State Roundup: More insured Marylanders means savings for state; state faces public defender shortage

State Roundup: More insured Marylanders means savings for state; state faces public defender shortage

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STUDY: AS MORE MARYLANDERS INSURED, SAVING STATE MILLIONS: Maryland has saved nearly half a billion dollars in hospital costs over the last 15 years thanks to expanded insurance coverage. The estimate comes from medical advocacy group Maryland Healthcare for All!, which will present its findings to the Maryland General Assembly later this week. Over the 15 years, the state reduced the number of uninsured from 13% to 6%. Scott Maucione/WYPR-FM.

MARYLAND WRESTLES WITH SHORTAGE OF PUBLIC DEFENDERS: To meet new national standards for workloads, the Maryland Office of the Public Defender calculated in its 2023 annual report that it would need to increase the number of attorneys who represent clients in adult criminal cases alone more than threefold. That’s not counting assistant public defenders in specialized divisions as well as paralegals, investigators and social workers. Dylan Segelbaum/The Baltimore Banner.

WHAT ARE NEXT STEPS TOWARD AN ORIOLES DEAL?: Neither the office of Gov. Wes Moore nor the Maryland Stadium Authority responded to questions on Monday about the status of the negotiations — including whether they are happening at all. The Baltimore Orioles didn’t have anything to say publicly either. But it’s believed the parties have continued talking about what’s next and whether the agreement can be salvaged or if they need to go back to the drawing board. Pamela Wood/The Baltimore Banner.

POLL: MARYLANDERS GENERALLY OPTIMISTIC: On the eve of a new year — and a new General Assembly session — Maryland voters are generally optimistic about the future, though many have jitters about inflation and crime in Baltimore. They are also looking to their government leaders for bold solutions — though it isn’t clear whether there’s the political will or the desire by taxpayers to pay for the initiatives that may be needed to move the state’s economy forward. Josh Kurtz/Maryland Matters.

MO CO OFFICIALS SEE TRANSIT CUTS AS A BLOW TO BUS SERVICE: Montgomery officials have expressed concern over proposed cuts outlined by Maryland’s secretary of transportation, which could mean a hit of more than $17 million to Montgomery County’s Ride On bus service. The cuts would represent a “massive blow” to the county bus service, newly-elected County Council President Andrew Friedson said Monday. Kate Ryan/WTOP-FM.

JAWANDO LAUNCHES PROGRESSIVE PAC; ELRICH TO SEEK RE-ELECTION: Montgomery County Councilmember Will Jawando (D-At-large) has launched a new federal political action committee to support progressive candidates. County Executive Marc Elrich (D) confirmed he will run for a third term in 2026. Ginny Bixby/MoCo 360.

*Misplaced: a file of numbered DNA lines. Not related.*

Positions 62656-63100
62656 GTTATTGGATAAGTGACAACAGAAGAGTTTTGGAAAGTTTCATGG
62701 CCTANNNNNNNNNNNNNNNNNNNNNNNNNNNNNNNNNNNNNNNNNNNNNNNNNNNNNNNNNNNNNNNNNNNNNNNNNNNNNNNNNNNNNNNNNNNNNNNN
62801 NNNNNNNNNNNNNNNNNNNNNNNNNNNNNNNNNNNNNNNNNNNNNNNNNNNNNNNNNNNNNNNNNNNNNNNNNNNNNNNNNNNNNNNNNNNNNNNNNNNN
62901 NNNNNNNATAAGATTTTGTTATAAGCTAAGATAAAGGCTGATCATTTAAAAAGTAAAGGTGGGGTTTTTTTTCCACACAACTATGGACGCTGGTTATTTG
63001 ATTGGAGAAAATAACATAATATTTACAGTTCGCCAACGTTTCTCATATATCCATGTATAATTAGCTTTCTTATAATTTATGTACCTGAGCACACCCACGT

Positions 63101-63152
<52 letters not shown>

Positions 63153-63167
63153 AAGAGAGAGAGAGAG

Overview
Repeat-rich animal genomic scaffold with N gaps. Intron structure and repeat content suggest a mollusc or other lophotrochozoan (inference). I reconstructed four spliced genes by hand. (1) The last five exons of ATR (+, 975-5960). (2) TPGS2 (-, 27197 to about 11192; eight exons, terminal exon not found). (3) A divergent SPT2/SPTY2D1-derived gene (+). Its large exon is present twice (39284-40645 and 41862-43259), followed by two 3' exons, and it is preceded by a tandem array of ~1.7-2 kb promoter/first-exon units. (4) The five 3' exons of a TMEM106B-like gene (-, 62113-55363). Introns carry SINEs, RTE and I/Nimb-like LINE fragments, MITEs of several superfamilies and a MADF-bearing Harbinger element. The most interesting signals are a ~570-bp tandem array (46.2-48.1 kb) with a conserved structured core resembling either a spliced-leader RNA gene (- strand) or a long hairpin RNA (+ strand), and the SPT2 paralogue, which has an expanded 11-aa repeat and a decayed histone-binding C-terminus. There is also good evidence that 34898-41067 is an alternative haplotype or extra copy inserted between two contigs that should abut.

BA CO COUNCIL TO REVISIT IG AMENDMENTS, WHICH HAVE BEEN AMENDED: The Baltimore County Council Tuesday will debate whether an advisory board for the county inspector general is a matter of checks and balances or an infringement on the office’s effectiveness and independence. County Council Chairman Julian Jones, a Democrat, who has twice been the subject of an IG investigation, is proposing the advisory board. John Lee/WYPR-FM.

  • Jones has amended the inspector general amendments he secretly tried to get approved last week, while lamenting that he’s the victim of a “tremendous amount of misinformation and disinformation being spread and reported.” Mark Reutter/Baltimore Brew.

B’MORE $8 BILLION HOMES PLAN WOULD GET PRIVATE DONATIONS: A coalition of Baltimore faith and business leaders and Mayor Brandon Scott’s administration Monday unveiled an estimated $8 billion plan to revive thousands of vacant and abandoned homes funded by the city, state and private donors. The money would be put toward rehabilitating, demolishing and beautifying at least 35,700 vacant and “at-risk” properties, empty lots and occupied homes across Baltimore, including in neighborhoods that typically don’t see much government investment. Hallie Miller/The Baltimore Banner.

ARRIE DAVIS, ASSOCIATE JUDGE ON COURT OF SPECIAL APPEALS, DIES AT 83: Arrie Wilson Davis, an associate judge on the Maryland Court of Special Appeals, died of a circulatory ailment Nov. 27 at Springwell Assisted Living in Mount Washington. He was 83. Jacques Kelly/The Baltimore Sun.

About The Author

Cynthia Prairie

Contributing Editor Cynthia Prairie has been a newspaper editor since 1979, when she began working at The Raleigh Times. Since then, she has worked for The Baltimore News American, The Chicago Sun-Times, The Prince George’s Journal and Baltimore County newspapers in the Patuxent Publishing chain, including overseeing The Jeffersonian when it was a two-day a week business publication. Cynthia has won numerous state awards, including the Maryland State Bar Association’s Gavel Award. Besides compiling and editing the daily State Roundup, she runs her own online newspaper, The Chester Telegraph. If you have additional questions or comments contact Cynthia at:

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